How to make college fairs work for you

Talk to the college counselor at your high school to find out about fairs that are coming to your area. You can also search the Internet for this information.

Before you decide whether to attend a particular fair, find out the names of the participating colleges. Research them on the Internet. If there isn’t at least one college on the list that strongly attracts you, don’t waste your time. If even one or two sound appealing, it’s probably worth your effort.

If you already have some colleges you’re thinking of applying to, you’re ahead of the game. You can then home in on the fairs or road trip events that include these colleges.

Try Googling the names of those schools you are interested in, combined with the phrases “college fair,” “road trip,” or “your area.” You can also browse the admissions pages of the websites of the schools you like and look for links to events they may be holding near your home.

Get organized before you go

Before you attend a fair, get organized. The more carefully you plan ahead, the more efficient you’ll be once you arrive.

1.     First register: Most college fairs require pre-registration, and some get booked up well ahead of time. You can register or RSVP online for most of them.

2.     Print labels to bring with you: Include your name, address, email, phone number, birth date, name of your high school and expected graduation date. If you have these to hand out to the college representatives, it will save you from having to fill out their forms.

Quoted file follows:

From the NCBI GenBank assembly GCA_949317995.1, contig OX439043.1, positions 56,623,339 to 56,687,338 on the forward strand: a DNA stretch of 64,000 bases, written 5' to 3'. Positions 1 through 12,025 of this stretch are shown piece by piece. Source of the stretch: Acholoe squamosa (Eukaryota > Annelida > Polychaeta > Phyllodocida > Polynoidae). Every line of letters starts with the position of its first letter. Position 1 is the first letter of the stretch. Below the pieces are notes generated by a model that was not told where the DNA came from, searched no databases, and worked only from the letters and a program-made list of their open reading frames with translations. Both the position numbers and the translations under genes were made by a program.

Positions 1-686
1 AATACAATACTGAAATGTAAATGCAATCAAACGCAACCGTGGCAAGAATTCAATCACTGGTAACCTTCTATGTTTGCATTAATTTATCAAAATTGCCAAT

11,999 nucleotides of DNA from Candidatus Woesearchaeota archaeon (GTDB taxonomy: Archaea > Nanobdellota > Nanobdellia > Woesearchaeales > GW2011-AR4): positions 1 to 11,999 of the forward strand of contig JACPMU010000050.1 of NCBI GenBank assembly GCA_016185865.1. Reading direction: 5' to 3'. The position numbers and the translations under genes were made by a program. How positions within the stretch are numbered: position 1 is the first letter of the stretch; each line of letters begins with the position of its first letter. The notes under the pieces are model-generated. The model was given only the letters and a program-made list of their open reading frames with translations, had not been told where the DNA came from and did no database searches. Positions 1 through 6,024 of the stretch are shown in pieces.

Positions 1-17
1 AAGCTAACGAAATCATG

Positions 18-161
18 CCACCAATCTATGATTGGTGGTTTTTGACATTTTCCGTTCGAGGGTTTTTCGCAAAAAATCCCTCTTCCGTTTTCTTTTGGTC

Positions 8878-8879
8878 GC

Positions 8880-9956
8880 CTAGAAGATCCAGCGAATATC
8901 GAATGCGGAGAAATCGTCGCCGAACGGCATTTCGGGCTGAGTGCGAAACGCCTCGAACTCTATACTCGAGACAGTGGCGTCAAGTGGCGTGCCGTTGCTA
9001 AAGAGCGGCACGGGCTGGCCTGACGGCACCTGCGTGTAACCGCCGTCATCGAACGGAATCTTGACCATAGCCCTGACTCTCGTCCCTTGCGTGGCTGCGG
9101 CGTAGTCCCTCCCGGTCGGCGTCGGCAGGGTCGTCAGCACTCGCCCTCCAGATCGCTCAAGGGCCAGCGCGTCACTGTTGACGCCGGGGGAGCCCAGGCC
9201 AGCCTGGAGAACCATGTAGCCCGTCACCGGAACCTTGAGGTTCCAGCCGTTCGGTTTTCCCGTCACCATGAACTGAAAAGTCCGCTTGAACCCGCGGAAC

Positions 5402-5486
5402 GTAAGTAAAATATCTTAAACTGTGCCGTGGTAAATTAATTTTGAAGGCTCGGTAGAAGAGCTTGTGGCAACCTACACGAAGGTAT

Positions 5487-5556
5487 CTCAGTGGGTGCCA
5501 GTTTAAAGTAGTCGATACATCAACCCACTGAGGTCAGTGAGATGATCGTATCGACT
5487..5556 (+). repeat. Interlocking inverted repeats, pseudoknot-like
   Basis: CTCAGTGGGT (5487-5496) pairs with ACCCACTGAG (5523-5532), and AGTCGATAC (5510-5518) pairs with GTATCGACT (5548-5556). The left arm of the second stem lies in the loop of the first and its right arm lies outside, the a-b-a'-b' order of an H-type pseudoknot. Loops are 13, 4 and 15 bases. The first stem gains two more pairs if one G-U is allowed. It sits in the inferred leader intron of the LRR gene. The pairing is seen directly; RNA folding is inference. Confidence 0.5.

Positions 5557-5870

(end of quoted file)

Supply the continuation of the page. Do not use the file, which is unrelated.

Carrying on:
3.     Make a list: List the schools that will be at the fair, and number them according to your level of interest.

4.     Consider how to present yourself: If you have a special interest you’d like to share with a college, now is the time to think about that. In addition, you’ll probably have questions about each college that you’ll want to ask the reps.

5.     Plan to get there early: There’s a good chance you’ll have to wait in line—but it’s better to wait in the front, than the back!

6.     First things first: Go straight to the table of your favorite school first. After you’ve finished with that table, move on to your second favorite.

7.     Introduce yourself: Always be polite to the college reps. Introduce yourself with your full name, your grade and the name of your school. Make sure to get the name of the person you’re speaking with.

8.     Set up files: Later, when you get home, take notes on what you learned, and set up files for the colleges that interest you.

9.     Follow up: Send notes or emails to the reps you met. Let them know you’re interested in their school and that you’d like to keep in touch. Never underestimate the power of a personal contact!

About the Author: Mona Molarsky

Mona Molarsky is a private college counselor who offers advice and assistance to students and their families at every stage of the college preparation and application process. She also offers tutoring in English, social studies and language arts.